Running A Gas Line To Your Older Home? What Electrical Upgrades May Be Needed?

If you've decided you can no longer bear to cook meals on an electric stove, or simply want to take advantage of low natural gas prices to heat your home during the winter months, you may be considering running a gas line to your home. While gas can be a great source of energy, older homes with outdated knob-and-tube wiring (or those lacking ground fault circuit interrupters (GFCIs)) may pose a greater fire risk than those with updated electrical systems. Read on to learn more about the electrical upgrades that may be necessary if you opt to run a gas utility pipeline to your home.

Why do older electrical systems pose a risk when gas is installed? 

In general, knob-and-tube wiring (popular in the U.S. until after the Great Depression) carries a greater risk of fire than electrical systems that use power cables and grounding conductors. This wiring is less able to carry large electrical loads than modern wiring systems, and homeowners who absentmindedly swap out a blown fuse with one with greater capacity could find themselves reaching for the fire extinguisher as a hot wire begins to smolder inside the wall. In other cases, a just-hot-enough wire could contact an errant piece of insulation or debris and catch fire.

Other homes built after the Depression still may not have the electrical infrastructure to support today's energy-sucking appliances. Even with refrigerators and heating systems more efficient than ever before, the sheer number of appliances in most homes today (compared with the average number at the time these homes were built) can overload systems that don't have a ground conductor to direct excess current and avoid power surges.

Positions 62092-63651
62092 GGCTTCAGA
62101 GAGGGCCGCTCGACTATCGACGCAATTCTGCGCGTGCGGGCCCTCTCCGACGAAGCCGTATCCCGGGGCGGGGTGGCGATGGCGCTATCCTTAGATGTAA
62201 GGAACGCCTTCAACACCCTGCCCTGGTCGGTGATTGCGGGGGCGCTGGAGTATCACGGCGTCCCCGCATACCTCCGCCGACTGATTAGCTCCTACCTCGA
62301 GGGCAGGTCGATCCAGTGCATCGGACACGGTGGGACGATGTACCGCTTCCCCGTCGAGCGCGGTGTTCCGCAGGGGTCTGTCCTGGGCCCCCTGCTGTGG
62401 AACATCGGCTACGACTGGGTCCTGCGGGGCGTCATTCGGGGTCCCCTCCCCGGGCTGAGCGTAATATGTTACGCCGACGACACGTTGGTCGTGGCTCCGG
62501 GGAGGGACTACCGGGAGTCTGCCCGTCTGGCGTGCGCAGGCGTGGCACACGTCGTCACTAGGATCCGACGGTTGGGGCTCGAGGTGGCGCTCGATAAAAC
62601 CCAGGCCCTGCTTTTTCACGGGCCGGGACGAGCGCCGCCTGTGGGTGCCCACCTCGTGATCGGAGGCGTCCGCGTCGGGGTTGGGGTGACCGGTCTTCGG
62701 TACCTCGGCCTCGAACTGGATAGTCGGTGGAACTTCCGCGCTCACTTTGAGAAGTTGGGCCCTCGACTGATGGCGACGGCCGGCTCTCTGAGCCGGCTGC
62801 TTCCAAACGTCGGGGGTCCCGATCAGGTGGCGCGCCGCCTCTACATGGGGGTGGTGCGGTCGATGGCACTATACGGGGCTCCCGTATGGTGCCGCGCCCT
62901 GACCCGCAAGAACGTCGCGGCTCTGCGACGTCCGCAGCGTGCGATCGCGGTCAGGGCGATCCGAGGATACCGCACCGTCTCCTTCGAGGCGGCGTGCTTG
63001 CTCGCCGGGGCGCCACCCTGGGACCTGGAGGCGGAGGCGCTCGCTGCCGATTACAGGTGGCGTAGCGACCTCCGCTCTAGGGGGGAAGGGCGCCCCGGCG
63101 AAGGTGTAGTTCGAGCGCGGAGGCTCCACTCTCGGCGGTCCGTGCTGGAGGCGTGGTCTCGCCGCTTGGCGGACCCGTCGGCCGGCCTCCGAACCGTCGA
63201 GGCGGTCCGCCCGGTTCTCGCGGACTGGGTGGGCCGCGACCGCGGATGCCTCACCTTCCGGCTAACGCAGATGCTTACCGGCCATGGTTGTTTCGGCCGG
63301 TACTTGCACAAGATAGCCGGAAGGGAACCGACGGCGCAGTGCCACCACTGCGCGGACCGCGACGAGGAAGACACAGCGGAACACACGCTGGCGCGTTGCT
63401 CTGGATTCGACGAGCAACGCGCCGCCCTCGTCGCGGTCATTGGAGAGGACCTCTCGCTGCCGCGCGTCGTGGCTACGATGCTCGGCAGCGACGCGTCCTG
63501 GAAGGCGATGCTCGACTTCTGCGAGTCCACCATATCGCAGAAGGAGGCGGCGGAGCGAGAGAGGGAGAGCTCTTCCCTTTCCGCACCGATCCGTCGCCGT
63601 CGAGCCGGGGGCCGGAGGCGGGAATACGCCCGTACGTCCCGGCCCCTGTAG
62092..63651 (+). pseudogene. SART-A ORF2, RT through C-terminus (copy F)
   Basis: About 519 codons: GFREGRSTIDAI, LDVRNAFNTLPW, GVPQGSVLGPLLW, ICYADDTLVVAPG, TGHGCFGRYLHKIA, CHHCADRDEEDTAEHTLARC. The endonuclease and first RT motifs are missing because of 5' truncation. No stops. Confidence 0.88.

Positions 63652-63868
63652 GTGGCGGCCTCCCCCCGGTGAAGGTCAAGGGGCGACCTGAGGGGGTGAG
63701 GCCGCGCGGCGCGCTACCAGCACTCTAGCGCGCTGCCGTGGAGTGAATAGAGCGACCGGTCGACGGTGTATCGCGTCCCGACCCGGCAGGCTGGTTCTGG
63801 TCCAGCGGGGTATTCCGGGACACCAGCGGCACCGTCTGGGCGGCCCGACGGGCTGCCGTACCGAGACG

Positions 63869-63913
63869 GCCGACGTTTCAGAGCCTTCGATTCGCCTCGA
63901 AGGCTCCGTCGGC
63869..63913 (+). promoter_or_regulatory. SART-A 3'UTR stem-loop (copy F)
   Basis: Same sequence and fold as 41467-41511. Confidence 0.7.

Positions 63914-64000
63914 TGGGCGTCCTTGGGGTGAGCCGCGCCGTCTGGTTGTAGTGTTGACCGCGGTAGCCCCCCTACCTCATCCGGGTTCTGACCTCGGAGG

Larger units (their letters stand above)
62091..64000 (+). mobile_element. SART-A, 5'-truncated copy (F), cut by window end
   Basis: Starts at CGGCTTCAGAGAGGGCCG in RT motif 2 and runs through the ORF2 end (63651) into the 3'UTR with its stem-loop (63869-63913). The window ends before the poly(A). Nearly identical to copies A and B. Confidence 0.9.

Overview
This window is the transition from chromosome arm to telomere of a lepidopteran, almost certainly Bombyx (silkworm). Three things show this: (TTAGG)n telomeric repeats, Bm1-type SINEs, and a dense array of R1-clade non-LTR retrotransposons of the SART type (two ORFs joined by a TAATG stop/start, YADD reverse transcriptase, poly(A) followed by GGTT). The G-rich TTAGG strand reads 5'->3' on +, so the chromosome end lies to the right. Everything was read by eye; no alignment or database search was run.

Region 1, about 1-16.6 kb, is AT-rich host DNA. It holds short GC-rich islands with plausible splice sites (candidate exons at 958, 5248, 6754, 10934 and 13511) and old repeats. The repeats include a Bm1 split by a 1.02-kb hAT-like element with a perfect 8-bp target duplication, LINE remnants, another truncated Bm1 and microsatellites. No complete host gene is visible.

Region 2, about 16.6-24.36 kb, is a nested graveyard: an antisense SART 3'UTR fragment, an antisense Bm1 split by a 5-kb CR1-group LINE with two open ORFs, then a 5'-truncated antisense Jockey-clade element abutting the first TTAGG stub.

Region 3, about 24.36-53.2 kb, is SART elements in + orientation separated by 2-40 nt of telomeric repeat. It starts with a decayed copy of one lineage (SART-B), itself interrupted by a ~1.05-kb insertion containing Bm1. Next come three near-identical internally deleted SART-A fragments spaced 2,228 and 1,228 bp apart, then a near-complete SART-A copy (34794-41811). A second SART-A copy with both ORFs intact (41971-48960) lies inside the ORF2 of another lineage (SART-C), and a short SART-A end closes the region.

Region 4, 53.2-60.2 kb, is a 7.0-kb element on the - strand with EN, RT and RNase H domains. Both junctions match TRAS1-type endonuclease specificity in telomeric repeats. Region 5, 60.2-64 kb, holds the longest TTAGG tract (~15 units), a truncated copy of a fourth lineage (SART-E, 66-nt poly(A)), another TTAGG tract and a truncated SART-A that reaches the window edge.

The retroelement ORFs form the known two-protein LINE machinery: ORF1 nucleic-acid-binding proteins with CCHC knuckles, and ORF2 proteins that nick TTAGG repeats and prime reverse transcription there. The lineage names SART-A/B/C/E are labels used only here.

While this fire risk is still relatively low (especially given the number of homes in the U.S. that still have the original knob-and-tube wiring or have GFCIs installed), combining the possibility of a hot wire with the possibility of an undetected gas leak could take a potential fire from manageable to catastrophic. 

When a gas supply line is disturbed (such as by underground digging) or manages to disconnect itself from the pipeline inside your home, this gas may be pumped straight into the air. Although most utility companies will treat this colorless, odorless gas with a chemical that creates a telltale smell so that leaks can be more easily detected, if you're asleep or out of the house at the time the leak occurs, you may not notice it. In the meantime, a tiny spark or arc of electricity that would normally go without notice could be enough to ignite the leaked gas, setting the room instantly ablaze or even causing an explosion. 

What should you do to upgrade your wiring before you install a gas supply line? 

Regardless of the state of your house's current electrical system, it's crucial to reduce your fire risk as much as possible before introducing a gas supply line to your home.

If completely replacing your home's knob-and-tube wiring isn't in your budget, you'll want to at least have the wiring inspected and any extra insulation removed from the surface of the wires. You'll also want to have an electrician inspect each of the fuses (particularly if you've replaced some blown fuses over the years) to ensure that they have an adequately low threshold to cut power to a wire as soon as it becomes hot.

For slightly newer homes, you may want to have a ground conductor installed so that you can replace your current outlets with GFCI outlets, reducing your fire risk and increasing the amount of electrical load your outlets can handle before shutting off. Contact an electrical company like Beckstoffer-Welsh Inc for more information.

Share